"There is a great deal of misinformation feeding on itself about U.S. forces allegedly using "outlawed" weapons in Fallujah. The facts are that U.S. forces are not using any illegal weapons in Fallujah or anywhere else in Iraq. " U.S. Department of State, 9 December 2004 (1)INTRODUCTION
"But I repeat the point made by my editors, over many weeks of total access to the military operation, at all levels, we did not see banned weapons being used, deployed, or even discussed. We cannot therefore report their use. " - Helen Boaden, Director of BBC News, 14 April 2005 (2)
On November 10, 2005, the U.S. Department of State added the following note to its own article Did the U.S. Use "Illegal" Weapons in Fallujah? originally published on December 9, 2004 on its own website USINFO:
[November 10, 2005 note: We have learned that some of the information we were provided in the above paragraph is incorrect. White phosphorous shells, which produce smoke, were used in Fallujah not for illumination but for screening purposes, i.e., obscuring troop movements and, according to an article, "The Fight for Fallujah " in the March-April 2005 issue of Field Artillery magazine, "as a potent psychological weapon against the insurgents in trench lines and spider holes ...." The article states that U.S. forces used white phosphorous rounds to flush out enemy fighters so that they could then be killed with high explosive rounds.] (3)This "note," though very cleverly packaged, is much more revealing than on first reading.
Tuesday, November 08, 2005
During that morning, the same article changed several times. Probably the most meaningful change was in the title. From US 'used chemical arms' in Iraq to US 'uses incendiary arms' in Iraq.
When asked about the reason for such a change, the BBC editor e-mailed me: "A little research has indicated that White Phosphorous is not a chemical weapon, nor is the US a signatory to conventions restricting its use. " (4)
Also, in the same e-mail I received from the BBC NEWS ' editor, the RAI documentary was described as "factually inaccurate and misleading ".
I replied to the BBC, sending them the words of Peter Kaiser (Organization for the Prohibition of Chemical Weapons): "Any chemical that is used against humans or against animals that causes harm or death through the toxic properties of the chemical, ARE considered chemical weapons and as long as the purpose is to cause harm - that is prohibited behaviour. " (5)
I didn 't receive any reply from the BBC. The same day I wrote "Fallujah, the RAI NEWS 24 documentary and my e-mail exchange with the BBC " (6)
Wednesday, November 09, 2005
On Wednesday morning, November 9, 2005, I wrote "BBC and Fallujah: War Crimes, Lies and OmertÃ ". (7) I wanted to show that the BBC article was "factually inaccurate and misleading", to use the very same words used by the BBC against the RAI documentary, giving proof that what the US Government had said and written about the use of white phosphorus is false.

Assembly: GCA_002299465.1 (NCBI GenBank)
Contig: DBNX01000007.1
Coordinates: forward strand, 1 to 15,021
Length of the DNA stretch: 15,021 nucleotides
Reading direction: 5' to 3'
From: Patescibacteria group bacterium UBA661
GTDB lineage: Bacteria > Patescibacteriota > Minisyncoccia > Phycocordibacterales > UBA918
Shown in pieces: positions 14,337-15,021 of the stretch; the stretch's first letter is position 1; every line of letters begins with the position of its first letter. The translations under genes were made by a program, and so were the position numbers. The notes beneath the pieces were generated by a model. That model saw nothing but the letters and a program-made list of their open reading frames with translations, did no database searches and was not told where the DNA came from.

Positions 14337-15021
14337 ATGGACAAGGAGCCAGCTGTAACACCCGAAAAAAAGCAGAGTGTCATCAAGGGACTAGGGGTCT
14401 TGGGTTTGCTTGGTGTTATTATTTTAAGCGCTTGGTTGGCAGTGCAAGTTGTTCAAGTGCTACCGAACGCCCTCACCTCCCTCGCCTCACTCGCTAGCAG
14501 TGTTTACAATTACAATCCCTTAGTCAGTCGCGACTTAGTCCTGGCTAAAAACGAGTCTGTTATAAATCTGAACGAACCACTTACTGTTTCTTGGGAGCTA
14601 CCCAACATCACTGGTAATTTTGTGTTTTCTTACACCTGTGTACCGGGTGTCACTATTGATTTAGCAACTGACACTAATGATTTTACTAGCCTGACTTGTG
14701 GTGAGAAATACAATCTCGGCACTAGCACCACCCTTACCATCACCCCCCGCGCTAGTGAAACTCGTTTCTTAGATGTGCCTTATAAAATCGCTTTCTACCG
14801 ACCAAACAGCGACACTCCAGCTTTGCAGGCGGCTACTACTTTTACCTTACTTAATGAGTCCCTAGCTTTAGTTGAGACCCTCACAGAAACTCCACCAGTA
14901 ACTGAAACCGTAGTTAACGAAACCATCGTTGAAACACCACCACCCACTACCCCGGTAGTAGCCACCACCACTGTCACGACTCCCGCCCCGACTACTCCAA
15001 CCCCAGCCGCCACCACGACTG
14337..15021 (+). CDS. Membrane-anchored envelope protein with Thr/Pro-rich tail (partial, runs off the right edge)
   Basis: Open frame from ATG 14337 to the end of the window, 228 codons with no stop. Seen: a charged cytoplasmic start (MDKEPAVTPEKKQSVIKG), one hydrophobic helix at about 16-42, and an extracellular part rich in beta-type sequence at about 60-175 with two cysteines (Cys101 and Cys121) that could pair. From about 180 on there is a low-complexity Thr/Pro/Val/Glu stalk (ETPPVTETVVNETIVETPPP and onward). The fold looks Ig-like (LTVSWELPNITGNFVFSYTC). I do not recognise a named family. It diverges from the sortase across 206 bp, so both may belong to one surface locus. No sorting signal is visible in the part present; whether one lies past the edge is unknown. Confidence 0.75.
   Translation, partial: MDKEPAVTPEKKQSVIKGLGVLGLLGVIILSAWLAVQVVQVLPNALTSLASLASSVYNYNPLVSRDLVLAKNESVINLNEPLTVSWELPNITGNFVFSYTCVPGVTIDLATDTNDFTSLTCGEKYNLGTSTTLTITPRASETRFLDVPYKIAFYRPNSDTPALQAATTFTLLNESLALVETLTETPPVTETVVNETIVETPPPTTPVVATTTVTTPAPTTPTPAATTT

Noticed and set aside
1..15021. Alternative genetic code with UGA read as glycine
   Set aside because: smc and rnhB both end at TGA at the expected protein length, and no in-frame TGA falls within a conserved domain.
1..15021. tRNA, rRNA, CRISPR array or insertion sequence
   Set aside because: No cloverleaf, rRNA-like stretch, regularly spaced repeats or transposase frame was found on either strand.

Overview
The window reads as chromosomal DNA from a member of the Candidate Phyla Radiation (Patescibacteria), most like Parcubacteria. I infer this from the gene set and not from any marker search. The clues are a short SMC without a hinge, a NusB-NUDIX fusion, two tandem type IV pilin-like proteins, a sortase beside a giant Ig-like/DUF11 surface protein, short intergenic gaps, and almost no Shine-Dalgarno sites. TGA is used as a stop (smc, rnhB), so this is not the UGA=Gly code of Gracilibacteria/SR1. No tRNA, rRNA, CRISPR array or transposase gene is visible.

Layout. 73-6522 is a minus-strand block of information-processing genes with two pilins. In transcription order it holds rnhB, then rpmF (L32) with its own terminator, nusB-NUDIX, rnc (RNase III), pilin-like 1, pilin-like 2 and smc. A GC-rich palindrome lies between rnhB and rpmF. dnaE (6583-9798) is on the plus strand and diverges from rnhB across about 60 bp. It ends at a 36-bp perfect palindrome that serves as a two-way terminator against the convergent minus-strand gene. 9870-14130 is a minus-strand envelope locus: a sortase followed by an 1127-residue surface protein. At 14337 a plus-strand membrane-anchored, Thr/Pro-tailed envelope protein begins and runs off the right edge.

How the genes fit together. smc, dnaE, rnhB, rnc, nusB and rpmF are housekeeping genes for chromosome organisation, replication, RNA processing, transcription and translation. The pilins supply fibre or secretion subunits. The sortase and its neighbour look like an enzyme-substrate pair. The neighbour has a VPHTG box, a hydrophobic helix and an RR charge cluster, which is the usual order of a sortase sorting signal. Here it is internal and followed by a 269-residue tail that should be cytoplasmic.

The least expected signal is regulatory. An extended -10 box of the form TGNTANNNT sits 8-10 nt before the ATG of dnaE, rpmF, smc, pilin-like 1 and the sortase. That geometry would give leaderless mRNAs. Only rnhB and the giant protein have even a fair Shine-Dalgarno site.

In "BBC and Fallujah: War Crimes, Lies and OmertÃ" I included evidence that proves that the official story is false: "The Fight for Fallujah", a "memorandum for record" by Captain James T. Cobb, First Lieutenant Christopher A. LaCour, and Sergeant First Class William H. Hight, published in the March-April 2005 issue of the US Army's Field Artillery magazine. The point 9 of the memorandum reads:
9. Munitions. The munitions we brought to this fight were 155-mm highexplosive (HE) M107 (short-range) and M795 (long-range) rounds, illumination and white phosphorous (WP, M110 and M825), with point-detonating (PD), delay, time and variable-time (VT) fuzes. ( ...) White Phosphorous. WP proved to be an effective and versatile munition. We used it for screening missions at two breeches and, later in the fight, as a potent psychological weapon against the insurgents in trench lines and spider holes when we could not get effects on them with HE. We fired "shake and bake " missions at the insurgents, using WP to flush them out and HE to take them out. ( ...) We used improved WP for screening missions when HC smoke would have been more effective and saved our WP for lethal missions. ( ...) (9)Also in the same article, I reported what Darrin Mortenson, a North County Times journalist embedded in the Camp Pendleton Marines, wrote back in April 2004 about "shake and bake" missions:
"Bogert is a mortar team leader who directed his men to fire round after round of high explosives and white phosphorus charges into the city Friday and Saturday, never knowing what the targets were or what damage the resulting explosions caused. ( ...)"Gun up!" Millikin yelled when they finished a few seconds later, grabbing a white phosphorus round from a nearby ammo can and holding it over the tube. "Fire!" Bogert yelled, as Millikin dropped it. The boom kicked dust around the pit as they ran through the drill again and again, sending a mixture of burning white phosphorus and high explosives they call "shake 'n' bake" into a cluster of buildings where insurgents have been spotted all week. " (10)Thursday, November 10, 2005
On November 10, 2005 - the day after my article came out on a number of websites around the globe - the U.S. Department of State published the "note" that I reproduced in the introduction. In the note, however, there is no mention of interesting details from "The Fight for Fallujah" memorandum, such as the "shake and bake" missions.